On the other hand, the formal firms handle large of volumes non-originating goods that attract custom duties, but they practice ICBT by passing the commodities through “unofficial routes,” thus fully evading trade-related regulations and custom duties; others partially evade these regulations and duties by involving in illegal practices such as under-invoicing (i.e., reporting a lower quantity, weight or value of goods so as to pay lower import tariffs), misclassification (i.e., falsifying the description of products to qualify for nil or lower tariffs), mis-declaration of country of origin to avoid associate tariffs and regulations, and/or bribery (see table 2).

What are their education level, gender and age?

A majority of the players in ICBT are aged between 20-40 years; 44.2% have attained secondary education and 25.8% have professional/semi-professional diploma and certificate. Those with diploma, certificate and degrees are 10% but their number is rising by year, which indicates two things: one, cross-border trade is increasingly becoming more sophisticated, requiring better education to survive in it; and, two, most graduates these days are jobless and have no starting capital to pursue formal business; thus, an increasing number of them resort to informal employment including ICBT.

What goods do they trade?

All types of goods are involved: staple food commodities and even food aid that have a direct impact on regional food security; low quality consumer goods such as shoes, clothes, textile and vehicle and bicycle parts and even fake drugs; and, some of the goods reflect the same ones that benefit from government export promotion schemes, such as textiles; the latter ones are sneaked into the domestic market duty free.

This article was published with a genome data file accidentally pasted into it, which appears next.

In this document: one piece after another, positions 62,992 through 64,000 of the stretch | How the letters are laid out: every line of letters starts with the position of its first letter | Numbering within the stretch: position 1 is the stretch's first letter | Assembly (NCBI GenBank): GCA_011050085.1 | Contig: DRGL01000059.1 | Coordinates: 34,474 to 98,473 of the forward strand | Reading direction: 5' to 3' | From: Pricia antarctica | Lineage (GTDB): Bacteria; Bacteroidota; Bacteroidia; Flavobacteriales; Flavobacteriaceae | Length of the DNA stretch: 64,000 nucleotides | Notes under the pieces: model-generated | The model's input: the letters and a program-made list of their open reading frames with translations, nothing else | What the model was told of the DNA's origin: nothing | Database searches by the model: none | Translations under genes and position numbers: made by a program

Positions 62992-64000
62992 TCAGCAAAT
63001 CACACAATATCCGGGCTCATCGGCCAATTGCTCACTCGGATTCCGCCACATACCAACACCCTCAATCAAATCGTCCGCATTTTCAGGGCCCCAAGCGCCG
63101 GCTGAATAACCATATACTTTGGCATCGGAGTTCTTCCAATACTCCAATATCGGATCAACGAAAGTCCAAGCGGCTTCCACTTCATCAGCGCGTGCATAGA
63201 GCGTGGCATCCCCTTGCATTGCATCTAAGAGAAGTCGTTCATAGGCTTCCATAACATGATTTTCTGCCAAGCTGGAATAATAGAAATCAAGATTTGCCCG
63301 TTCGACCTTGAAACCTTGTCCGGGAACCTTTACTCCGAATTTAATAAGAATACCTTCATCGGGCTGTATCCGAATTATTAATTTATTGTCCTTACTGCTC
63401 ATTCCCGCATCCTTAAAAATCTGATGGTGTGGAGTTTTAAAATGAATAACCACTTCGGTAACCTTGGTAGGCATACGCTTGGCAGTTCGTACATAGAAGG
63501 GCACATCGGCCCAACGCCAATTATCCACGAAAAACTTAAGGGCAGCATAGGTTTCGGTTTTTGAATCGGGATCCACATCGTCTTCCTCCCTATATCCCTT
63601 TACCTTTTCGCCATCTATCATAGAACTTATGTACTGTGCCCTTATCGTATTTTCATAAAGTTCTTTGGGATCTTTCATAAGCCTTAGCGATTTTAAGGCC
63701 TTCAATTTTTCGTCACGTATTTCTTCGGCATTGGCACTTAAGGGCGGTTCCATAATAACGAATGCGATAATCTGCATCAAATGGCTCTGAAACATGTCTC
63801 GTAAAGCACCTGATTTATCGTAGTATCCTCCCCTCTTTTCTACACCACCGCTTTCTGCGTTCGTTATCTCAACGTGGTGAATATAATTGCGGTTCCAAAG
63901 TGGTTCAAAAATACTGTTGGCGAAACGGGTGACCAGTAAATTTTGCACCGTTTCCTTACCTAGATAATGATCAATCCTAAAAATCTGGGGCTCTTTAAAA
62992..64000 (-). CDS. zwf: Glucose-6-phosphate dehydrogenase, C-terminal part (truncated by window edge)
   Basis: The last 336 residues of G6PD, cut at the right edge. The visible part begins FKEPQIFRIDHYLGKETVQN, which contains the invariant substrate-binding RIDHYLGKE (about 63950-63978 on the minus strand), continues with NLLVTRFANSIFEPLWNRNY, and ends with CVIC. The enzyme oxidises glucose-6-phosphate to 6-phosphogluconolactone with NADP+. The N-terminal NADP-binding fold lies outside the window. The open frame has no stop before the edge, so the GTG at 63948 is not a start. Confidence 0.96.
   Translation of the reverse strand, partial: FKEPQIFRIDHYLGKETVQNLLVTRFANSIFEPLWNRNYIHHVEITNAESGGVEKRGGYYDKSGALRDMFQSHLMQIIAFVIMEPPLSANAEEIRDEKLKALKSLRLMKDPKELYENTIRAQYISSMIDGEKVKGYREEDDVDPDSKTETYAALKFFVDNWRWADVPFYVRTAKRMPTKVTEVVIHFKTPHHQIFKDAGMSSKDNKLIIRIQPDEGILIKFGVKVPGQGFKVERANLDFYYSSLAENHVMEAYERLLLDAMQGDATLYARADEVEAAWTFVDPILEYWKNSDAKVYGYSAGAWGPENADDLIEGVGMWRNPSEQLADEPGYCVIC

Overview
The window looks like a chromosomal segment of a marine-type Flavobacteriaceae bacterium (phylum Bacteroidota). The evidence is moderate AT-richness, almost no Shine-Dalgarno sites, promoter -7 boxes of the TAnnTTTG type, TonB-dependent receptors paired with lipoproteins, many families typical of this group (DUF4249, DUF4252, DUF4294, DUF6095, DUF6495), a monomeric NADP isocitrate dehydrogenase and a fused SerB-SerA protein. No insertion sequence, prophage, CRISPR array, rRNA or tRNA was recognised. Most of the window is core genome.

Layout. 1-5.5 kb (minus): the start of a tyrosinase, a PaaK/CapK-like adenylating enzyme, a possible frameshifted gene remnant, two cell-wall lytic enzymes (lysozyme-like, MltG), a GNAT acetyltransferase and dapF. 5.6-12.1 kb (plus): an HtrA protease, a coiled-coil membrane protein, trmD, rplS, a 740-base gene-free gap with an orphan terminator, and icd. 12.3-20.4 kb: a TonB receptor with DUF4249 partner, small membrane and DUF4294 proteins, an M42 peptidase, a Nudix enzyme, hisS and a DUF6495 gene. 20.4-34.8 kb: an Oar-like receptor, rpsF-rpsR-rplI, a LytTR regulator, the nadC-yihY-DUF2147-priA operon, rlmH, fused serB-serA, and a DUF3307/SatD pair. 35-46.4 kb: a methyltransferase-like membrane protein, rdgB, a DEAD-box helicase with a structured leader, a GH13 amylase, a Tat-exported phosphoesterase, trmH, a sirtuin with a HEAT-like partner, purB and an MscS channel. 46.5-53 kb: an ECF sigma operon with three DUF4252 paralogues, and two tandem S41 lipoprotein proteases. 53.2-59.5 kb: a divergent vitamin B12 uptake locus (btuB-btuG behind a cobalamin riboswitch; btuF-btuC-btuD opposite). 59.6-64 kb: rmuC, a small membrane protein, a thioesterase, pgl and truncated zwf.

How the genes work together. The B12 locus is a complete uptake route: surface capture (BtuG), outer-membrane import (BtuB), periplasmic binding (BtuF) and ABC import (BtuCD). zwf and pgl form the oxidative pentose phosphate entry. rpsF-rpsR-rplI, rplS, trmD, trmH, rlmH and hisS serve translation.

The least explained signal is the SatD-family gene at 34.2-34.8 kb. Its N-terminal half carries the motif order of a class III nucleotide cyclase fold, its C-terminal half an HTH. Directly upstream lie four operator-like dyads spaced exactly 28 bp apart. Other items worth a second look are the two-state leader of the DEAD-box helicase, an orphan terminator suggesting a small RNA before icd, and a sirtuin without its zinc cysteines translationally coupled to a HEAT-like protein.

Mode of ICBT transportation

The main modes of transport used are vehicles, bicycles, head/hand, motorcycles, animals (donkeys), push carts, boats/canoe etc. People with disabilities riding on wheel chairs are also involved to move small but valuable products such as sugar, salt, soap, cooking oil and plastics.

What volumes do they handle?

The flows of ICBT goods appear to be in small quantities. Where big consignments are involved, they are usually divided into smaller quantities to avoid attention when passing across borders. But, since these small quantities are passed repeatedly, they end up being significant. The small quantities passed across the border are not necessarily sold immediately; they are piled in jointly-owned stores until a reasonable volume is reached and the players jointly hire means of transport to haul them to their final destinations.